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### Course: UP Class 11 Physics > Unit 3

Lesson 3: Kinematic equations for uniformly accelerated motion- Choosing kinematic equations
- Choosing the best kinematic equation
- Using equations of motion (1 step numerical)
- Using equations of motion (2 steps numerical)
- Kinematic equations: calculations
- Free fall - 2 body solved numerical
- Solving freefall problems using kinematic formulas

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# Free fall - 2 body solved numerical

Let's solve a numerical on 2 free falling bodies. One stone dropped and another one, thrown up, when and where do they meet? Created by Mahesh Shenoy.

## Want to join the conversation?

- how do we know a falling object on earth has a constant acceleration as stated by the narrator??(1 vote)
- A falling object would generally mean a freely falling object on which no force apart from gravity acts to cause acceleration. And acceleration due to gravity is taken as a constant, g=9.8 ms^-2 (here it is taken as 10 for the sake of simplicity).

Well, to be accurate - acceleration due to gravity is actually not constant and varies with Height. But the variation is negligible and hence ignored in high school Physics calculations. You will learn more about this in Class 11.

:) HOPE THAT HELPED!(3 votes)

- What if we are asked to calculate the final velocity(1 vote)
- Final velocity of the
*1st stone*is**10√20 m/s or 20√5 m/s**(As u=0 m/s, a=10 m/s^2 and h=100 m, when we use the 2nd equation to find 't', we get it as √20 s or 2√5 s. Now if we use the 1st equation, we get v=10√20 m/s or 20√5 m/s).

Final velocity of*2nd stone*is**0 m/s**(because when an object is thrown against gravity its final velocity is 0 m/s).

Hope it helps!(1 vote)

- I think that the answer in this video is correct, but the first equation is wrong. The acceleration due to gravity acts in the same direction for both the stones. He got it right because the other side of the equation was also wrong.(0 votes)
- Acceleration due to gravity decreases when thrown up and increases when dropped down.(0 votes)

## Video transcript

- [Instructor] Let's solve a problem on two objects in free fall. Here it is. A stone is dropped from a
height of hundred meters and at the same time, another stone is thrown up
with 50 meters per second from the bottom, find when and where do
the two stones meet. So let's quickly look at what's given and try to make a drawing. A stone is dropped from a
height of hundred meters. So there's one stone that's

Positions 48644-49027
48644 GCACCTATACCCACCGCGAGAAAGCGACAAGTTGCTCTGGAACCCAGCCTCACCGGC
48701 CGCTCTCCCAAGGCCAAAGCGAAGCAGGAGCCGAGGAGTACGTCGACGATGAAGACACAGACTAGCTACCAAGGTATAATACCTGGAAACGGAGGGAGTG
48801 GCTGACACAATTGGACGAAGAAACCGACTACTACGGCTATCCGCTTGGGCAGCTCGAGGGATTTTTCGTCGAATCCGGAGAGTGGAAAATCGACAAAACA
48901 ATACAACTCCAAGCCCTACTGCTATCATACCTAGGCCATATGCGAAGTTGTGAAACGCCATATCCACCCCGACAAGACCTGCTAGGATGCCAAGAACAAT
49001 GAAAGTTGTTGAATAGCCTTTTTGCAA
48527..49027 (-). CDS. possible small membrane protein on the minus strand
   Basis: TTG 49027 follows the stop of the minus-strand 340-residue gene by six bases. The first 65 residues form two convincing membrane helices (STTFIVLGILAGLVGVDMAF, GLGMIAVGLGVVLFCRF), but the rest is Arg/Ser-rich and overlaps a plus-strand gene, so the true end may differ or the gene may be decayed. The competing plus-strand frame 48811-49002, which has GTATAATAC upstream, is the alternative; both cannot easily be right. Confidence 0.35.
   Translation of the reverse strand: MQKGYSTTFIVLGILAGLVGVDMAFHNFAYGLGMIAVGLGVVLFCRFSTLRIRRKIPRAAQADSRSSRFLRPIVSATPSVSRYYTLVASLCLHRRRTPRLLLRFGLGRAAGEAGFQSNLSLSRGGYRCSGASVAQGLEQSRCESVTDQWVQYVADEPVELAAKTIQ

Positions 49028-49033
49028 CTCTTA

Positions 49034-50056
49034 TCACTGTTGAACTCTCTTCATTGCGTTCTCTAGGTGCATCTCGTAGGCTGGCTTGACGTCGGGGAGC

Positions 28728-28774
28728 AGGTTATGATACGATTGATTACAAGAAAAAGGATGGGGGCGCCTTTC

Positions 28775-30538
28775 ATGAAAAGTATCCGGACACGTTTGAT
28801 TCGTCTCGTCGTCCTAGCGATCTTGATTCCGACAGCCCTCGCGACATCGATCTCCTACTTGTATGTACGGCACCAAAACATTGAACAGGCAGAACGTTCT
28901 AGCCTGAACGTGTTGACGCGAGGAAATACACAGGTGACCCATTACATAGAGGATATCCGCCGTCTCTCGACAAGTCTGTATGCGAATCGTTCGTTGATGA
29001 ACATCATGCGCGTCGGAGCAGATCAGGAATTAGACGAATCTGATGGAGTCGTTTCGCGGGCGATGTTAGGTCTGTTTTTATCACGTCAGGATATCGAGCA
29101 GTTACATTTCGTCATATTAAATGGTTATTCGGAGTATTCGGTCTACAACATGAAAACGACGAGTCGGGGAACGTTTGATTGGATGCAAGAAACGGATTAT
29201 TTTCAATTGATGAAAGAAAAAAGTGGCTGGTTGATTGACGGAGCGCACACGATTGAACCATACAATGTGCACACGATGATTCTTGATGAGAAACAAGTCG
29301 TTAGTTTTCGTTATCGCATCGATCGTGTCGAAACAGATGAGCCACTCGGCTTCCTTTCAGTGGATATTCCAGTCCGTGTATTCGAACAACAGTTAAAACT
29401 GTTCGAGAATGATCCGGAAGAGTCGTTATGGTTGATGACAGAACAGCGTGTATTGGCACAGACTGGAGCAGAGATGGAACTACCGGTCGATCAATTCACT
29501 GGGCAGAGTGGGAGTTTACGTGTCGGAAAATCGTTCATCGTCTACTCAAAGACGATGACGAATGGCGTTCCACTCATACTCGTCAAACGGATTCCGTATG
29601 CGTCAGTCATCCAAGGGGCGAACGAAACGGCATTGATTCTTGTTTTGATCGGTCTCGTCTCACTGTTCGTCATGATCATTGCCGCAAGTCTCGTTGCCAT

dropped from hundred meters. And at the same time, another one is thrown up
with 50 meters per second from the bottom. And we need to find when and where do the two stones meet. So if one stone is falling down, and another one is thrown up, then they could meet somewhere, right? So maybe this stone falls down here, and in that same time, maybe this goes all the way up till here, and maybe meats over there, they're gonna hit each
other at some point. We need to figure out when, that means we need to
figure out after how long after we have thrown and drop them. So time is what we need to calculate. And we need to also figure out where, where exactly, what point is this. So, maybe we need to calculate the height. Either we can calculate this
distance or from the top, anything is fine, we'll calculate the height, let's say. These are two things we need to calculate. So how do we do this? Well, we know that whenever
things are falling, they have a constant acceleration. And as a result, they should obey the
three equations of motion. And so maybe we can use these equations for both these stones, and then see if we can
calculate h and t from them. All right, so let's do this. Let's call this a stone number one. This is our stone number two. Let's make a division because we will have two
equations for both the stones. So let's start with stone number one. Here's stone one. Let's look at what data,
what is given to us, what do we know about this stone? Well, we know it's being dropped. And that means whenever
you're dropping something, it means that it has an
initial velocity zero, so we know u is zero. We know its acceleration, its acceleration is plus 10
meters per second square. And it is plus because this stone is, as it falls down its velocity increases, and as a result, acceleration is positive, if velocity would decrease,
acceleration would be negative. Okay, t is something that we
don't know just call it as t. We need to calculate that. What else? What about its displacement? Well, we are taking this point at which the two stones are meeting as h, that height is h. And the right now the stone
is a h of hundred meters. So in time t when they meet each other, how much how much will be the displacement of that stone from here to here? What will this length be? Well, that is going to be
hundred minus h, right? And so, it's displacement we can write is hundred meters minus h. What else? What about final velocity? We have no clue about its final velocity. We don't care about it. So let's forget about the final velocity. So we have these four things. Now the question is, which equation can we use to connect these four things? So why not give it a shot yourself? Can you try and pause the video and see which equation, which of these three
equations would you use to connect these four quantities? Go ahead, give it a shot. All right, let's see, we wouldn't use the first equation because it has a V in